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Featured Article

Undaunted Fruits of Labor

Producer and Showrunner D'Angela Proctor Has Atlanta Roots

Article by Erikka Searles Mitchell with Stevie Peterson

Photography by Gianna Dorsey

Originally published in SOFU Lifestyle

D’Angela Proctor is a fearless powerhouse whose imagination and tenacity help her achieve success in all she does. Boasting an impressive resume and commendable work experience, Proctor shares some insights into her career journey.

In 1998, while working as an attorney, Proctor admitted she did not find joy in her work. Using her legal prowess, she struck out to do something different. Relocating to Atlanta—home of the illustrious her alma mater, Spelman College, and dubbed the “Hollywood of the South”—she planned to get in on the action. She landed an internship with LaFace Records in the Marketing Department that lasted for two weeks. During that time, a colleague in the music business introduced Proctor to an entrepreneur who owned a concert booking agency. Their friendship eventually led to them co-founding a production company to produce music videos for the booming Atlanta music scene.

Act 1: ATL

Enter Strange Fruit Films, a full-service production company, producing music videos for artists like NAS, Three 6 Mafia, and OutKast, among others. During their first year in business, they were approached by a music video director seeking an investment to replace one that had fallen through. In less than 30 days, they raised $300,000 and were en route to Los Angeles to produce their first film. Producing independent films proved promising for several years until the demise of Blockbuster. Consumers retreated from going to video rental stores for content, opting to forego long lines and excessive late fees.

Unfazed, Proctor pivoted into television, executive producing shows like “Exalted,” “The Family Crews,” and the NAACP Image Award-winning “Sunday Best” for Black Entertainment Television (BET). Three years later, Proctor decided to branch out on her own, giving herself a deadline of one year to decide if she would remain in the entertainment industry or return to her hometown of Houston,Texas to become a real estate developer.

Act II: DC

During that year, Proctor sold the “Love in the City” reality series to the Oprah Winfrey Network (OWN) and began serving as TV One’s interim Head of Original Programming. The six-month consulting position grew into a five-year term.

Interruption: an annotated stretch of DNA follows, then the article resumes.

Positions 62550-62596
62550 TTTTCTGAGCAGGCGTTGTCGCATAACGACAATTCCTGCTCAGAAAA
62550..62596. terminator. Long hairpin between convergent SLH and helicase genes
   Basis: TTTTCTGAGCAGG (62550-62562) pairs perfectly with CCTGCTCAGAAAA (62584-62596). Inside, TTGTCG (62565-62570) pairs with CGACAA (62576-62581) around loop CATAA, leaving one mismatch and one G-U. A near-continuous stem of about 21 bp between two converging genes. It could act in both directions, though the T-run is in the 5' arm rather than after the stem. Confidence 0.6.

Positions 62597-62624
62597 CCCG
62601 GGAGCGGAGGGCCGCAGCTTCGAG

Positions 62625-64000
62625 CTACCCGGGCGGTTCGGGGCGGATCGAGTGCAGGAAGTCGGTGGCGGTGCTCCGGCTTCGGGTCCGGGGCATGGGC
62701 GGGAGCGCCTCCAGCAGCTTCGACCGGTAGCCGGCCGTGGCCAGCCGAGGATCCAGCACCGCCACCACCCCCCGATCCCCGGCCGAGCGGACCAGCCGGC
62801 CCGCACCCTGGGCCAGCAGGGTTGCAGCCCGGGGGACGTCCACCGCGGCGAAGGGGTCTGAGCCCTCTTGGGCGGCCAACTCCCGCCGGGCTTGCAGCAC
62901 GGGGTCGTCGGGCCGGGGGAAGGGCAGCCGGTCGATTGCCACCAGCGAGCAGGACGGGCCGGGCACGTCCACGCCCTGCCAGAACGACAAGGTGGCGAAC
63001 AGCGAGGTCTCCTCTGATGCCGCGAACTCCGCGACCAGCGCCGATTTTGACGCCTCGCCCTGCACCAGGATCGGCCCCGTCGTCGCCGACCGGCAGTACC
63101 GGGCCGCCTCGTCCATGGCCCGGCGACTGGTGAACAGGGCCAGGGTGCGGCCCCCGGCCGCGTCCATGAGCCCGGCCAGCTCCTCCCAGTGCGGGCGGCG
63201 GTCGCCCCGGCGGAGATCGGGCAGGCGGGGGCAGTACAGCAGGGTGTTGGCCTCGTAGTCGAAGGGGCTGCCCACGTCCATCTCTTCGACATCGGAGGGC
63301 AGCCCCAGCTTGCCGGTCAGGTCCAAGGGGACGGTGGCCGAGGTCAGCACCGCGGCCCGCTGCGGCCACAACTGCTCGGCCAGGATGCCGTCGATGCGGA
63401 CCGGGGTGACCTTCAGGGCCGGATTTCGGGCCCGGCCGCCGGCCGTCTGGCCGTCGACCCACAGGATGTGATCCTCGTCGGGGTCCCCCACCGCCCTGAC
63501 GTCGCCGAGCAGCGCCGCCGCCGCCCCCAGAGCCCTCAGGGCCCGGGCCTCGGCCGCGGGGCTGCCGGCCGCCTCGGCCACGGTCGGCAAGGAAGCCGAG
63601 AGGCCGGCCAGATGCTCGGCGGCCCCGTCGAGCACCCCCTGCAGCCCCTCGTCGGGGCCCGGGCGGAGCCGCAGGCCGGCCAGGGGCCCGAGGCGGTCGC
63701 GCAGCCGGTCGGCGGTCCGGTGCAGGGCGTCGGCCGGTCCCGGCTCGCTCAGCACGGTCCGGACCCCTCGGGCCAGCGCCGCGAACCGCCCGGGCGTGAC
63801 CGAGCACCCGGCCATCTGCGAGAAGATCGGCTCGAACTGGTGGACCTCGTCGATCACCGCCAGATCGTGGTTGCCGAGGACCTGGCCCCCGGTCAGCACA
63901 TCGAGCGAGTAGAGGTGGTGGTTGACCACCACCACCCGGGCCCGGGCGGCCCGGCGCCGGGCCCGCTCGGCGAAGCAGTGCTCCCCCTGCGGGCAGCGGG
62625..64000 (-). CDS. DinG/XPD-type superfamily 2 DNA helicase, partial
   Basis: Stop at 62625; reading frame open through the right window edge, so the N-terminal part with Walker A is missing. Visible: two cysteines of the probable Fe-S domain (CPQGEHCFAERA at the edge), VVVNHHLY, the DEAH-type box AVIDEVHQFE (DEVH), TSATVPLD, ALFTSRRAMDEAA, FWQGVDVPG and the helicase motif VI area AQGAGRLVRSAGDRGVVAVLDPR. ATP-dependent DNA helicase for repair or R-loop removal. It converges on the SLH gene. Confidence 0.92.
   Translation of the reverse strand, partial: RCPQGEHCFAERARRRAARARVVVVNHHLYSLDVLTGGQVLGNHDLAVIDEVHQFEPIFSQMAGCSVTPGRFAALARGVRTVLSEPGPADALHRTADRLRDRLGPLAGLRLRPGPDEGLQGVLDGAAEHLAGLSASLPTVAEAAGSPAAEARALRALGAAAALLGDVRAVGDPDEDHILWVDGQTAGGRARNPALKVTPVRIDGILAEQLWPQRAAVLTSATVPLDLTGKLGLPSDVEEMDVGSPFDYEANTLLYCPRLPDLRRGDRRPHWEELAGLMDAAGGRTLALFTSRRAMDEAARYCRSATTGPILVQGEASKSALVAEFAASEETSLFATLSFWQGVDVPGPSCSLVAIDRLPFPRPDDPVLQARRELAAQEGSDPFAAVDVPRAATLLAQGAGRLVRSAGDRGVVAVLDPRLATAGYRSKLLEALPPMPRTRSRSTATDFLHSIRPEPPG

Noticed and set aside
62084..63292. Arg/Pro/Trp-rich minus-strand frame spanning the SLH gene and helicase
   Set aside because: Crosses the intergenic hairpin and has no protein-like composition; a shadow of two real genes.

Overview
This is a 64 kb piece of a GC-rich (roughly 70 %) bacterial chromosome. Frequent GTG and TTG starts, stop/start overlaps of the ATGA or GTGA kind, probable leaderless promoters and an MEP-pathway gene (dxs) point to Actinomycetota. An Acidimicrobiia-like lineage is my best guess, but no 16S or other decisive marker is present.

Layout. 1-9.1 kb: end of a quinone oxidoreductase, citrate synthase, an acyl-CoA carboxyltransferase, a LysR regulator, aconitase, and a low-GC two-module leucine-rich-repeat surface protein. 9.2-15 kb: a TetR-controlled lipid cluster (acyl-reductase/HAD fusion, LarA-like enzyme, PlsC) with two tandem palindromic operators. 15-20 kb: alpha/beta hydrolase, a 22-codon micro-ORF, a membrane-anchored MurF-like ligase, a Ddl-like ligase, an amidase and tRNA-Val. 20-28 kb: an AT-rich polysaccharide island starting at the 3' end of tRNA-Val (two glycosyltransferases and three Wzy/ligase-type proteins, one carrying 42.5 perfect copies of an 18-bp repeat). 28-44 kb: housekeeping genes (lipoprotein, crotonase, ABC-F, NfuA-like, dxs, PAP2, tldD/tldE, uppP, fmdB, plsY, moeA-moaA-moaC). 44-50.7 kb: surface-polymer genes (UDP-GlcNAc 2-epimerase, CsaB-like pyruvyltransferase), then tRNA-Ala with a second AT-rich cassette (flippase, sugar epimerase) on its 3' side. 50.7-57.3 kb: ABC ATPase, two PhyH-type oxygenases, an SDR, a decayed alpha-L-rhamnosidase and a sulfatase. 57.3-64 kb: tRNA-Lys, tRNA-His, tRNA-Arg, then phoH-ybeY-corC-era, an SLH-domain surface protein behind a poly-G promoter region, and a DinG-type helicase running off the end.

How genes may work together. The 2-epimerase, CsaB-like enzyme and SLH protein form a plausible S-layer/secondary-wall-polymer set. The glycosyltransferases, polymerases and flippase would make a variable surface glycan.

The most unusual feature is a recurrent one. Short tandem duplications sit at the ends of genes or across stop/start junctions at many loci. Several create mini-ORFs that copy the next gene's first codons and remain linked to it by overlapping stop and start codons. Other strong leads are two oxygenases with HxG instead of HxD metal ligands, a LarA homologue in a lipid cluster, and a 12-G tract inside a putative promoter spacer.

Proctor’s tenure at TV One was marked by the production of 1000+ hours of news and public affairs programming, 240 hours of true crime & justice programming, 120 hours of reality programming, five NAACP Image Awards, and a host of other specials and programming initiatives. Though she resided in Washington, DC, most of her projects, including 30+ films, “Atlanta Homicide," "The Trumpet Awards,” “R&B Divas: Atlanta,” and “Born Again Virgin,” were filmed in Atlanta. This created significant training and employment opportunities for diverse film and television crews in Fulton County.

Act III: L.A.

Proctor says FOMO (fear of missing out) contributed to her decision to leave TV One and return to Los Angeles. While her initial goal was to launch her own production company, she was presented with an opportunity that she couldn’t refuse to become the Head of Production and Business Development at Codeblack Films, a Lionsgate company. Her position was created to produce original movies for Lionsgate; however, a change in leadership hampered such.

Proctor always lands on her feet. Although the opportunity at Codeblack was short-lived, a new opportunity emerged at Ava DuVernay’s Forward Movement, which had secured a deal with Warner Brothers Television. While consulting Forward Movement, Proctor had her sights set on the sweet life in the C-Suite and moved on to become the CEO Wayfarer Entertainment, a social impact production company. When COVID hit, Proctor found herself having to recalibrate and refocus on her long-standing ambition of entrepreneurship.

New Scene

Proctor turned her attention to Undaunted Content, executive producing “Eggs over Easy,” “The Holiday Stocking,” and “Line Sisters” and directing “Keyshia Cole: This is My Story.” Proctor is concurrently developing multiple projects with Netflix, Lifetime, and other buyers. She is also fundraising to elevate her entrepreneurial efforts.

When asked what advice she would give aspiring entrepreneurs, Proctor says, “The same dedication that you apply to work for someone else should be mirrored in working for oneself. Put in the work and just do it.”

Those interested in collaborating with Proctor can reach her at

  • Photo by Gianna Dorsey @giannasnapped
  • Photo by Gianna Dorsey @giannasnapped
  • Photo by Gianna Dorsey @giannasnapped
  • Photo by Gianna Dorsey @giannasnapped
  • Photo by Gianna Dorsey @giannasnapped